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blik: Making Ideas Stick

blik, a company that creates removable wall decals, discusses inspiration-through-collaboration and long-term idea vetting.

Scott Flora and Jerinne Neils founded blik as an exploration into the ‘wall as canvas,’ and were initially inspired by the likes of Andy Warhol, Sol LeWitt and Damien Hirst. Through widely varied collaborations with companies, artists and students, the team has curated a line of self-adhesive surface decals which are as easily applied as they are removed, allowing spaces to evolve and adapt on a whim. Behance sat down with Scott Flora for the skinny on partnerships, keeping their line fresh, and making ideas happen in the world of blik.

When it comes to getting their most challenging ideas off the ground, tenacity and perseverance continue to pay off handsomely for the team. “It sounds cliched, but we stayed persistent. Once we got an idea, we saw it through. It took us over a year to secure our collaboration with Nintendo. [blik recently announced they will manufacture wall decals of characters and scene graphics from two of the most popular video games in history, Donkey Kong® and Super Mario Bros.®] We could have been intimidated by this giant corporation, but we found our way through the labyrinth, pitched our idea, and fortunately, they saw our vision. So I would say, when you start an idea you are passionate about, see it through. Don’t give up if you see that your idea might be floundering slightly. To keep forward momentum, bring other people to the table who have core competencies that may be different than yours, but that also complement your sensibilities.”As with most fledgling companies, their ideas found a fair share of skeptics early on. Their unwillingness to surrender to negativity enabled them to prove their doubters otherwise. “When we first came up with the idea for blik, [a massive] challenge we faced were all the nay-sayers. When you have an original or creative idea, you tend to encounter people whose knee-jerk reaction is to say ‘it can’t work.’ It’s easier to say that, then take on the monumental task of executing a ‘big idea.’ But we used this as motivation, because we believed so strongly in the idea. Now it’s important to us to find people who are willing to push boundaries in terms of our ideas, about what can and cannot be done. Particularly since we often have ideas that push the boundaries of manufacturing restrictions. I guess we just don’t like to be boxed in.”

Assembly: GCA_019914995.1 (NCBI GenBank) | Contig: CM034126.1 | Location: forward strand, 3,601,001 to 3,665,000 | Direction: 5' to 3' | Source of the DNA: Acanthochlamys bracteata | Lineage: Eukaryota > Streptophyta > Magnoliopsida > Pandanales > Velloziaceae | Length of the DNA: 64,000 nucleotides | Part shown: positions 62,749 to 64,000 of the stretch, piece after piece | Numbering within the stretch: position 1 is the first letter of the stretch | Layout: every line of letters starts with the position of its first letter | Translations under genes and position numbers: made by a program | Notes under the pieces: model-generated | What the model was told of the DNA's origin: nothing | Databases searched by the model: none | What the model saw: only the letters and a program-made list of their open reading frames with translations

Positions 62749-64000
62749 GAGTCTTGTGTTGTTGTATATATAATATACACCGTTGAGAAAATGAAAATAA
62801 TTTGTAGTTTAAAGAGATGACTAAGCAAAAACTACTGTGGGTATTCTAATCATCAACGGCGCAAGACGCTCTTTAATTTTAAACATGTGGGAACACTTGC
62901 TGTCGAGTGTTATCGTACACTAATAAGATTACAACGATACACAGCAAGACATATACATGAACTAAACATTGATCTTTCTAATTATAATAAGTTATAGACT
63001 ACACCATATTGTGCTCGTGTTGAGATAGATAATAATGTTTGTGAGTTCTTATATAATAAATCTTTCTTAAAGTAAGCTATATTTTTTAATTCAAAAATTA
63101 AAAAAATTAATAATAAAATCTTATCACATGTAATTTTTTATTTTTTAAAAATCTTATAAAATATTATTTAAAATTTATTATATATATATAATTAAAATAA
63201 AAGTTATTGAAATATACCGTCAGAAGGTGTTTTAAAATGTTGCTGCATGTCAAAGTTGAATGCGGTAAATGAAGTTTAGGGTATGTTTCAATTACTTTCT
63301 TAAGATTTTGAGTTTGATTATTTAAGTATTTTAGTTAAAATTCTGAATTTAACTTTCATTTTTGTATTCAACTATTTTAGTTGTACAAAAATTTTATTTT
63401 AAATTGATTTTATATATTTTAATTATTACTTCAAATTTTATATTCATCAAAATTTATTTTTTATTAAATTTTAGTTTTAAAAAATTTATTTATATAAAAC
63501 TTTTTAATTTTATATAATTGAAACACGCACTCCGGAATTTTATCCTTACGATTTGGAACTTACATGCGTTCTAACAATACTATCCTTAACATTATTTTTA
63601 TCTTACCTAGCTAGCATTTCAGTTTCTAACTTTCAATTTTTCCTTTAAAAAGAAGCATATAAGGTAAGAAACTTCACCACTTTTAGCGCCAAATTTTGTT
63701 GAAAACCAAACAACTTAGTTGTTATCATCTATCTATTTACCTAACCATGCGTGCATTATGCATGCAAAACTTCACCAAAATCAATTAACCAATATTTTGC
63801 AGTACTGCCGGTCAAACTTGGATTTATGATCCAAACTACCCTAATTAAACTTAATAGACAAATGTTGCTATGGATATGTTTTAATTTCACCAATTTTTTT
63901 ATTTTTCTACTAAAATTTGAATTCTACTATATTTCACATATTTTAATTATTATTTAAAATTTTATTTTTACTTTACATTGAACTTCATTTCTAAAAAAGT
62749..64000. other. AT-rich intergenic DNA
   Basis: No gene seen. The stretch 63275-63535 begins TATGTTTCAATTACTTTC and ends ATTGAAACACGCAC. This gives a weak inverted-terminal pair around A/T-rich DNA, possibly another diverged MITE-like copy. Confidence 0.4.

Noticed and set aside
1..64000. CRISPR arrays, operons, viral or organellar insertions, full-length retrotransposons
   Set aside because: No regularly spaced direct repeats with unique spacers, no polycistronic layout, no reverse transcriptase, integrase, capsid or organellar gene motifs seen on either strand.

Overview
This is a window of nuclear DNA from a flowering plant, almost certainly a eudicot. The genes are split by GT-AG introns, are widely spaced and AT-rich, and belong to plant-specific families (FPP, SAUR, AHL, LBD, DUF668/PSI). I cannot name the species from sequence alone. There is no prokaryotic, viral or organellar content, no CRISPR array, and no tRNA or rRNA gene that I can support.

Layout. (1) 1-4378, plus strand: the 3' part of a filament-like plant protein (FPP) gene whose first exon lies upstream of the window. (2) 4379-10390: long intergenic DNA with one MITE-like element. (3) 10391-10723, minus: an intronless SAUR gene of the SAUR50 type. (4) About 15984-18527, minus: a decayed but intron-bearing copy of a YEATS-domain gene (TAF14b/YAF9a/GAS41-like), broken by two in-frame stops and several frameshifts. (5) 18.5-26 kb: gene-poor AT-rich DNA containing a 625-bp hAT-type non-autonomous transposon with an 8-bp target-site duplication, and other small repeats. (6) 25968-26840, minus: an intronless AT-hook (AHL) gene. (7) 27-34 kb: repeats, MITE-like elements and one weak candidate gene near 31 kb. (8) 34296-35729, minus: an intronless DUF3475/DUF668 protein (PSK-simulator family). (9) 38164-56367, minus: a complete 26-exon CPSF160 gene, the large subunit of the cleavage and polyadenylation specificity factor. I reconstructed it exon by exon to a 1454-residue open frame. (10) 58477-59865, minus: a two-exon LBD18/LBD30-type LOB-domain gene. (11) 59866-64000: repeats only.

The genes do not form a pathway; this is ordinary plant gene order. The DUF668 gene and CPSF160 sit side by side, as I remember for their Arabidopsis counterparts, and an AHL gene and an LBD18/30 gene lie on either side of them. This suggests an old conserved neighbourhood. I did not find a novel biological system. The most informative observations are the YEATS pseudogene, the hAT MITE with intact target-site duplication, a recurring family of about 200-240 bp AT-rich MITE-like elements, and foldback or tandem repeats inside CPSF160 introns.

It’s the small failures that allow you to hone things moving forward.

blik’s line is flush with collaborations from a variety of sources, from large corporations, online curation methods (like Threadless), individual artists and even Working Class Studio at the Savannah College of Art and Design. Embracing other artists enables the line an ever-changing landscape which may be otherwise impossible. “Collaboration has been an amazing thing for our company. We came up with the original idea and hooked up with artists that were able to bring our idea to new audiences. In some cases, they helped us think about our idea in a new way, gave us a fresh perspective and allowed us to expand and evolve our idea. We find inspiration in everything from graphic design to film, from architecture to storytelling. We love pattern, textiles and nature. It’s fun to pull from these various ‘mediums’ to come up with something that’s fresh, yet familiar. blik Chandelier, for example, takes a long-entrenched, very traditional lighting fixture and turns it into a unique, modern home accent. On the flipside, artists like Mel Lim, Ilan Dei, Zeptonn and Undoboy (a few of our collaborators) bring an entirely one-of-a-kind sensibility to our visual language.”

Keeping a large inventory of ideas and projects at one time would be crippling without organization. Objectively assessing each idea over a period of time allows blik to make their strongest ideas happen. “We come up with an initial subset of ideas that are valid and over time, slowly begin to see the shortcomings of one idea or another. At all times, you have to realize that not all of your ideas will be successful. But you continually learn something from each endeavor so it’s rarely a waste. It’s the small failures that allow you to hone things moving forward. We don’t allow ourselves to get discouraged because we truly believe in our product and love the interactive quality it brings to people trying to infuse energy into their space — this is something that is always evolving.”

Comments (1)
  • superamit

    Behance is so awesome. Love their stuff!

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